Is This the New Norm?
Is Meibomian Gland Expression the New Norm?
BY MILE BRUJIC, OD, FAAO, & DAVID L. KADING, OD, FAAO
Dry eye comes in many different forms and often sneaks in the door. For many, it starts as a slight irritant that decreases comfortable lens wearing time. In many cases, the disease progresses to a serious problem that affects our patients’ quality of life. As our practices have grown, we have seen this patient base become a substantial sector of those that we see everyday. And, many of these patients are “silent sufferers,” thinking this is a condition that is normal or usual. Instead of bringing it up to us, consumers are spending millions of dollars each year on eye drops. In fact, the economics indicate that average moderate dry eye patients spend around $2,800 on dry eye treatments yearly (Yu et al, 2011).
This has brought up a whole new question about our method of evaluating patients. Is there a way that we can identify and treat patients who are on their way toward dry eye disease before they even have symptoms?
Eyecare practitioners (ECPs) have embraced the preventive model for patients who have ocular hypertension, but often ignore the anterior segment and ways to prevent future dry eye disease.
Diagnosing Early Dry Eye
In our practices, we have enacted a new normal. ECPs typically look at the eye lashes and lid margins first. Then, if all appears healthy, they move on to the bulbar tissue. But a condition has continued to elude us as practitioners: nonobvious meibomian gland dysfunction (NO-MGD) (Blackie et al, 2010). This condition has hallmark signs of perfect-looking lid margins without inflammation and/or any signs of telangiecstasia. Upon careful observation and manual gland expression, NO-MGD patients show plugged glands that do not flow. These patients may be symptomatic or asymptomatic of dry eye, but their glands are plugged and they are moving in the direction of dry eye. If acted upon while these patients are in their early disease states, we may be able to save them from contact lens discomfort or a more advanced dry eye state.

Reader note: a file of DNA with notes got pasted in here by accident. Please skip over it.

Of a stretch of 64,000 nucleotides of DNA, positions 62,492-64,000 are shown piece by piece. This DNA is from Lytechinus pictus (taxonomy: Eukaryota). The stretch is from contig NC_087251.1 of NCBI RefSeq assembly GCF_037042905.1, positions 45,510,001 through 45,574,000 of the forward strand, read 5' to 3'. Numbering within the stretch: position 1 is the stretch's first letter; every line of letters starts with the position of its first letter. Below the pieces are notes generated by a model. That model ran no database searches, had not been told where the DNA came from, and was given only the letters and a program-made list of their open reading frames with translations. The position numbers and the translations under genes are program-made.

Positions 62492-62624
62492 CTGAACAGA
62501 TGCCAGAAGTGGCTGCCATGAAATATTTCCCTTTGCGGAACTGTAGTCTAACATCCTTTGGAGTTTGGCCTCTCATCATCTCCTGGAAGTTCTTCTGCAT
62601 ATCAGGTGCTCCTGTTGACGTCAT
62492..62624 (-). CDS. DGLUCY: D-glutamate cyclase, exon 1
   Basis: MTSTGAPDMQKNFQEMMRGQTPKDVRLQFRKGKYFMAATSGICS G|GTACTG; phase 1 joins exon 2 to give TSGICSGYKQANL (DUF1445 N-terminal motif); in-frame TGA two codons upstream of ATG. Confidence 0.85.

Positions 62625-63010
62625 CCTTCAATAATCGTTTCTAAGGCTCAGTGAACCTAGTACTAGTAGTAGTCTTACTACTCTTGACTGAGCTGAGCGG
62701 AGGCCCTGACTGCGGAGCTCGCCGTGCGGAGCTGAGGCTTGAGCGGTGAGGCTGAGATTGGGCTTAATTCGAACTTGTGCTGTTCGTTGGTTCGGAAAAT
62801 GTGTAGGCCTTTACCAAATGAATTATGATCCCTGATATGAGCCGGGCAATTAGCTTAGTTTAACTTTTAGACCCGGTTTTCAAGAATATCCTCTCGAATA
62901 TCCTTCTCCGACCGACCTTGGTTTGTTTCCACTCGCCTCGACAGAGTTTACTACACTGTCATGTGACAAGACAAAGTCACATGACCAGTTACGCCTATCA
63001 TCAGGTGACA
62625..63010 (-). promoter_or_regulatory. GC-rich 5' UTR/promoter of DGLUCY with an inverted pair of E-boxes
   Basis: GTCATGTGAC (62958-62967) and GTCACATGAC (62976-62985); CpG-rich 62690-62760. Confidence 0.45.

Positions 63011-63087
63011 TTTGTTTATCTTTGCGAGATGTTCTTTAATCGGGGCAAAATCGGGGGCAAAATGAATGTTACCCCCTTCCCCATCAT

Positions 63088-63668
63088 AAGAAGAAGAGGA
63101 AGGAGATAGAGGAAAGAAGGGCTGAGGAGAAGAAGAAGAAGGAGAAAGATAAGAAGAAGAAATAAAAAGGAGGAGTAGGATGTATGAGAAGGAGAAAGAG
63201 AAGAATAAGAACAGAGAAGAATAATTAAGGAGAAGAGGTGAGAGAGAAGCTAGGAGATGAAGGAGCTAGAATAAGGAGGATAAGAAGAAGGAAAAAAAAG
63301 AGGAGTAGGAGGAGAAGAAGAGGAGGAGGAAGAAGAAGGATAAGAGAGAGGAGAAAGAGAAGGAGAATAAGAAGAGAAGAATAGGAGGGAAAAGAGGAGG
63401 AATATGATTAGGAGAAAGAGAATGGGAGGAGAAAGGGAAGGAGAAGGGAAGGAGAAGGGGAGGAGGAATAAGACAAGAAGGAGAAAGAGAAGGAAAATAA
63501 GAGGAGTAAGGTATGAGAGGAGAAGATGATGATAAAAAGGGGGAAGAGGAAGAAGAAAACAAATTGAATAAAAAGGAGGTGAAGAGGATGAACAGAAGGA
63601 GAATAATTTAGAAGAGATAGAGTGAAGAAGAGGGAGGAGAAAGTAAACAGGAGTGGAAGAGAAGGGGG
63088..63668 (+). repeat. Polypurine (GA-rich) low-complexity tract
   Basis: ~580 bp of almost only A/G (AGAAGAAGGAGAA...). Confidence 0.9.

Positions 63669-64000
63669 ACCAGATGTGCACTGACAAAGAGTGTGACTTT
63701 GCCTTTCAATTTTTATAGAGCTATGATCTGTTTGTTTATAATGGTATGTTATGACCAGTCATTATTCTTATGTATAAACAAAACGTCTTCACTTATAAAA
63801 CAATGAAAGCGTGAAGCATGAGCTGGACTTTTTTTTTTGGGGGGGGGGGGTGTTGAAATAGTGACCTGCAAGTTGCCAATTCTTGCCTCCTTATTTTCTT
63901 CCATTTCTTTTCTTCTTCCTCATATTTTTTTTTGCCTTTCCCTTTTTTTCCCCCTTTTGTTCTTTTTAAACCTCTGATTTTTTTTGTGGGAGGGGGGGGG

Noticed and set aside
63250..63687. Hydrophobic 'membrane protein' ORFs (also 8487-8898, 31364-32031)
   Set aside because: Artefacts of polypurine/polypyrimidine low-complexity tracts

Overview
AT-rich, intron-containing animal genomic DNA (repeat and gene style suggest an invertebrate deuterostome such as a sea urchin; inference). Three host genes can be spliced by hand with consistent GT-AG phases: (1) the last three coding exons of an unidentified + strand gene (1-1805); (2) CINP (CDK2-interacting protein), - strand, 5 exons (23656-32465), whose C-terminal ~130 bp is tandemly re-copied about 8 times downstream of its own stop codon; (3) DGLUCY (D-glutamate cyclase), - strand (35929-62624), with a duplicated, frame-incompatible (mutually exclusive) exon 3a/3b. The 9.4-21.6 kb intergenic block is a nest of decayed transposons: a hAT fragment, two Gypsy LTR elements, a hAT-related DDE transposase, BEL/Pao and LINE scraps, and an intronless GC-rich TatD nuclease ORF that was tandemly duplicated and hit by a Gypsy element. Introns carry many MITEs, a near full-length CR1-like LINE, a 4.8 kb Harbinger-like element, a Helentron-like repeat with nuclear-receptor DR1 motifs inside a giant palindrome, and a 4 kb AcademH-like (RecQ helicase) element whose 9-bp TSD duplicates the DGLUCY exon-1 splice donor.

As such, we have begun to express the glands in all of our patients. This procedure can be done in two ways: 1) A thumb is pushed against the globe—with a mild amount of pressure, you should be able to see meibum expressed that appears like olive oil. 2) Use an instrument called a meibomian gland expressor (MGE), which exerts 1.2g/mm2 (Greiner, 2012)—upon forced blink, upper lids exert between 1 to 2 pounds of pressure to release meibum from the glands.
Although the MGE is more accurate, we suggest using either method to exert pressure onto the lid margin. Multiply the total glands that are expressing meibum by the quality of the meibum coming out of the glands (3 for olive oil to 0 for completely plugged) to get a total gland score. We feel that a gland score of either of the lower lids that is less than 12 needs to be treated.
We feel that preventive medicine is and should be the new norm in our practices. As such, we have added gland expression as part of our normal slit lamp examination. We would suggest that you give it a try. CLS
For references, please visit www.clspectrum.com/references and click on document #225.
Dr. Brujic is a partner of Premier Vision Group, a three-location optometric practice in northwest Ohio. He has received honoraria in the past two years for speaking, writing, participating in an advisory capacity, or research from Alcon Laboratories, Allergan, B+L, Optovue, Nicox, Paragon, SpecialEyes, TelScreen, Transitions, Valeant Pharmaceuticals, Valley Contax, VMax Vision, VSP, and ZeaVision. Dr. Kading owns the Specialty Dry Eye and Contact Lens Center in Seattle, Wash. He is the co-owner of Optometric Insights with Dr. Brujic. He has received honoraria for consulting, performing research, speaking, and/or writing from Alcon Laboratories, Allergan, Bausch + Lomb, Biotissue, Contamac, Essilor, Nicox, Oculus, RPS Detectors, TearScience, Valley Contax, and ZeaVision. Follow him on Twitter @davekading.